Favorites to Watch
It’s the final stretch for Portland International Film Festival
Darleen Ortega | 2/19/2014, 12:34 p.m.
The story revolves around a middle-aged fisherman and his wife, Shaleha, a midwife who has never been able to conceive. Shaleha decides, finally, to help her husband find a second wife. We don't learn enough about their culture to get a sense of why she would make such a choice and to interpret the other complications of the plot, as the two have a loving relationship and it's not even clear that he understands how this decision will end up affecting her. There also is intermittent violence in the film that is entirely unexplained. It's beautifully filmed and often arresting to watch, but leaves a lot of questions unanswered, having offered the audience no tools to answer them. (Plays again on Feb. 20)
Three of my favorite films have ended their festival run, but are so good that I recommend keeping an eye out for a theatrical or DVD release:
"Metro Manila" (10), a British film set in the Philippines, is my favorite film at the festival so far. It won an Audience Award at Sundance and was Britain's submission for the Academy Award for best foreign language film; it deserves to be among the nominees since it is better than the four that I have seen.
It's the third film of its talented writer director, Sean Ellis, who wrote the screenplay in English and shot the film in Tagalog, with the help of his strong Filipino cast. It's a brilliantly plotted, beautifully acted, suspenseful and moving story of a couple who leave their farm to seek a better life in Manila and encounter the worst of humanity there. I can't think of a more satisfying thriller, and it also has a really important story to tell. I expect to write a longer review of this one, which is a strong contender for my own list of the best films of 2014.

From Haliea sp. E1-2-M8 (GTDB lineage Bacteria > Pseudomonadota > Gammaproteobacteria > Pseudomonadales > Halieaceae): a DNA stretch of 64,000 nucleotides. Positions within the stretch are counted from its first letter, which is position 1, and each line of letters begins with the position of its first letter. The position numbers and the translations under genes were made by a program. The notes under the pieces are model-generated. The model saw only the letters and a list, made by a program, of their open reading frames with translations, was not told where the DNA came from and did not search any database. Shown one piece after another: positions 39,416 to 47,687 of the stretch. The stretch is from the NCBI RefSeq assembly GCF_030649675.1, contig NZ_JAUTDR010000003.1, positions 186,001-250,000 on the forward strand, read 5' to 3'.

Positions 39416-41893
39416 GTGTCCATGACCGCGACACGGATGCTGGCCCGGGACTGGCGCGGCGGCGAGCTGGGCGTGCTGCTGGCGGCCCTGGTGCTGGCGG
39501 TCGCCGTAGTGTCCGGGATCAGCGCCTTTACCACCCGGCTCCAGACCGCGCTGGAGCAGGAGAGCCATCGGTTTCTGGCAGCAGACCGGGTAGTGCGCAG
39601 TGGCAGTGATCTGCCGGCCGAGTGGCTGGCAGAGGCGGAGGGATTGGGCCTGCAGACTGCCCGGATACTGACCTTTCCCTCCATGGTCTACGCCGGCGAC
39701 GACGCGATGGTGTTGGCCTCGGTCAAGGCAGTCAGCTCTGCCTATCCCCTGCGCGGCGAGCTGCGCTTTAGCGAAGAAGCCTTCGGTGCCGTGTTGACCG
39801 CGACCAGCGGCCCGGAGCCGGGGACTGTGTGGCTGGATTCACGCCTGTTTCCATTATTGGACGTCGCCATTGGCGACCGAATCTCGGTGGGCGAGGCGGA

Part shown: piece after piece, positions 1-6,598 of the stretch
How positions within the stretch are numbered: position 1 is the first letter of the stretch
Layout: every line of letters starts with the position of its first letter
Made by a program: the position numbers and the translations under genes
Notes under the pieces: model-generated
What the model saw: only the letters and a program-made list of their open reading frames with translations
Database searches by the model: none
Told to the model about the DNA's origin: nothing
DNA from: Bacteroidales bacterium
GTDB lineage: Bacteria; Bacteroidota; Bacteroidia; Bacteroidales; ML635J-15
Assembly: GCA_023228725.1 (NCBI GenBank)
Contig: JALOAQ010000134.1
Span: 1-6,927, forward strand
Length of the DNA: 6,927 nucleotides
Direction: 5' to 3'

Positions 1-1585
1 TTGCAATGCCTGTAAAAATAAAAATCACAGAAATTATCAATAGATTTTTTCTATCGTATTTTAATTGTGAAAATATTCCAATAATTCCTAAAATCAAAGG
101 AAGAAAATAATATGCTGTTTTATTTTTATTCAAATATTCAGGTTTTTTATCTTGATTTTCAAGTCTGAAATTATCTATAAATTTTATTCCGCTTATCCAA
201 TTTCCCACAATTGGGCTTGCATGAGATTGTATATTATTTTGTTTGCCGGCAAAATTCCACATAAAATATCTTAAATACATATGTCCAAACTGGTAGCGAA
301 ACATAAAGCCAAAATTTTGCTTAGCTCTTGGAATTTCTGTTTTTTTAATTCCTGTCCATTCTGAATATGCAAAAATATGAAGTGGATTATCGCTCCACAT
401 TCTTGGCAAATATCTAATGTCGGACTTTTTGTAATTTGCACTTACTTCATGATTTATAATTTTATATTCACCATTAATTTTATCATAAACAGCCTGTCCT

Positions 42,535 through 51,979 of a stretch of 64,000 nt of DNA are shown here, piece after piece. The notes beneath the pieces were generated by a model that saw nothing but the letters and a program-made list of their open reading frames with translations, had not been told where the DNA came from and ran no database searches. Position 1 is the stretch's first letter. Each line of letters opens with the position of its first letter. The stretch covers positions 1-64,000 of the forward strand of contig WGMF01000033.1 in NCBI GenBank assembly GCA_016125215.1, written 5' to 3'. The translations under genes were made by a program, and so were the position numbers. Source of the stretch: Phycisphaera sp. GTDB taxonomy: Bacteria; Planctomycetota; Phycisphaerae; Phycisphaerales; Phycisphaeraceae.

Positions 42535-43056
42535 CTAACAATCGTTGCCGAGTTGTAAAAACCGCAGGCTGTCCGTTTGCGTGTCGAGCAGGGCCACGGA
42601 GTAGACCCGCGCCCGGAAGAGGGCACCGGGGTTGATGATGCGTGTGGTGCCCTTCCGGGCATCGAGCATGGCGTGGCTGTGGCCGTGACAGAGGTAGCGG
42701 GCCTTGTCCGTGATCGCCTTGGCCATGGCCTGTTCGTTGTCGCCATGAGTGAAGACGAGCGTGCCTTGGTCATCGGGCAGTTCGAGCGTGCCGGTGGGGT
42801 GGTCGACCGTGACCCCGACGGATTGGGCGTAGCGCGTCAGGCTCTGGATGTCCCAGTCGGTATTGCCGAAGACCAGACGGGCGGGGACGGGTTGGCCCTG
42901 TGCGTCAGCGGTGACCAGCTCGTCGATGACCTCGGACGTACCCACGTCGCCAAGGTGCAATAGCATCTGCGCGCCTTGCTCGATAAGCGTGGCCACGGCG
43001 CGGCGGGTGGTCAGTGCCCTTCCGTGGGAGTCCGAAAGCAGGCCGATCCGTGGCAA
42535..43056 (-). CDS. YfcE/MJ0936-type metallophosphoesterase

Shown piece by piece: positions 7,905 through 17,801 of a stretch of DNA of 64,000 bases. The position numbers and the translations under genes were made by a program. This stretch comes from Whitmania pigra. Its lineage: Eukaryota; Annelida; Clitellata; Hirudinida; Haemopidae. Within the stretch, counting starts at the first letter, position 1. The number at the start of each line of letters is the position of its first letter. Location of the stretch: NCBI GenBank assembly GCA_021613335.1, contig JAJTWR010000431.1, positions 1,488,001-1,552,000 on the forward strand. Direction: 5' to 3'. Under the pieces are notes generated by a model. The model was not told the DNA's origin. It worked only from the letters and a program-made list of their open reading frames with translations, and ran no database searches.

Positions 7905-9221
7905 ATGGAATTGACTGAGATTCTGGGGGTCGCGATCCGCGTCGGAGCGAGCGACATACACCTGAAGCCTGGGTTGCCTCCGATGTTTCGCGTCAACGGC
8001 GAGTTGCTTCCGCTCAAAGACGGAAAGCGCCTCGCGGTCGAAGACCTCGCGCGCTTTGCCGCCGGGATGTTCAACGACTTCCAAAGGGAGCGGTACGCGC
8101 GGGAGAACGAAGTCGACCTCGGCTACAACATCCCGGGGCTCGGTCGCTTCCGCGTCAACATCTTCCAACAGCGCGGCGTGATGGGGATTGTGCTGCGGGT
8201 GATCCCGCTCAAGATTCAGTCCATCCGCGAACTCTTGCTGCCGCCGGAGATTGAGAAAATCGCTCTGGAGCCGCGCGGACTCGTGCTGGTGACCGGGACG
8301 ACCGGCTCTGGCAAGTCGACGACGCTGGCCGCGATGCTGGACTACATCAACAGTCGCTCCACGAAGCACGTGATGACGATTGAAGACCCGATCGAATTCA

"The Last Step" (10), which finished its PIFF run on Monday, may have dimmer commercial prospects in the U.S. but is also quite wonderful, in its own way.
Inspired by Tolstoy's novella "The Death of Ivan Ilyich" and James Joyce's "The Dead," it explores relationships between a husband, a wife, and their mutual friend, veering back and forth in time. It is clear early in the film that the husband has died, and the action changes time periods frequently, shifting before and after his death. The shifts are filmed without any fade-outs or clues, which is disorienting at first but ends up giving the film a sort of metaphysical quality, blurring the lines of time and space in a manner that mirrors the spiritual world and captures subtleties in the relationships that might not otherwise be perceptible.
Iran continues to produce particularly dazzling films; I'm anxious to see this one again because its riches can't be absorbed fully with just one viewing.
"Ida" (9) is the last of the three strong Polish films I saw at PIFF this year and may have a shot at a limited U.S. release, as it deals with World War II themes that Americans respond to and has won awards at several international film festivals.
Set in 1962 and shot beautifully in black-and-white, it tells the compelling story of a lovely young orphan who has spent her life in a rural convent. About to take her vows as a nun, she is instructed by her mother superior to visit an aunt in Warsaw that she didn't know she had, and once there she learns things about her family and identity that she never suspected. The aunt is a beautiful and hard-drinking judge who earned her reputation as "Red Wanda" for prosecuting state enemies. The two women are a study in contrasts, and embark on a journey to find what became of the younger woman's parents during the war. It's a compelling story, told with restraint and care.
Next week: my own list of the best films of 2013, just in time for the Academy Awards.
Darleen Ortega is a judge on the Oregon Court of Appeals and the first woman of color to serve in that capacity. Her movie review column Opinionated Judge appears regularly in The Portland Observer. You can find her movie blog at opinionatedjudge.blogspot.com.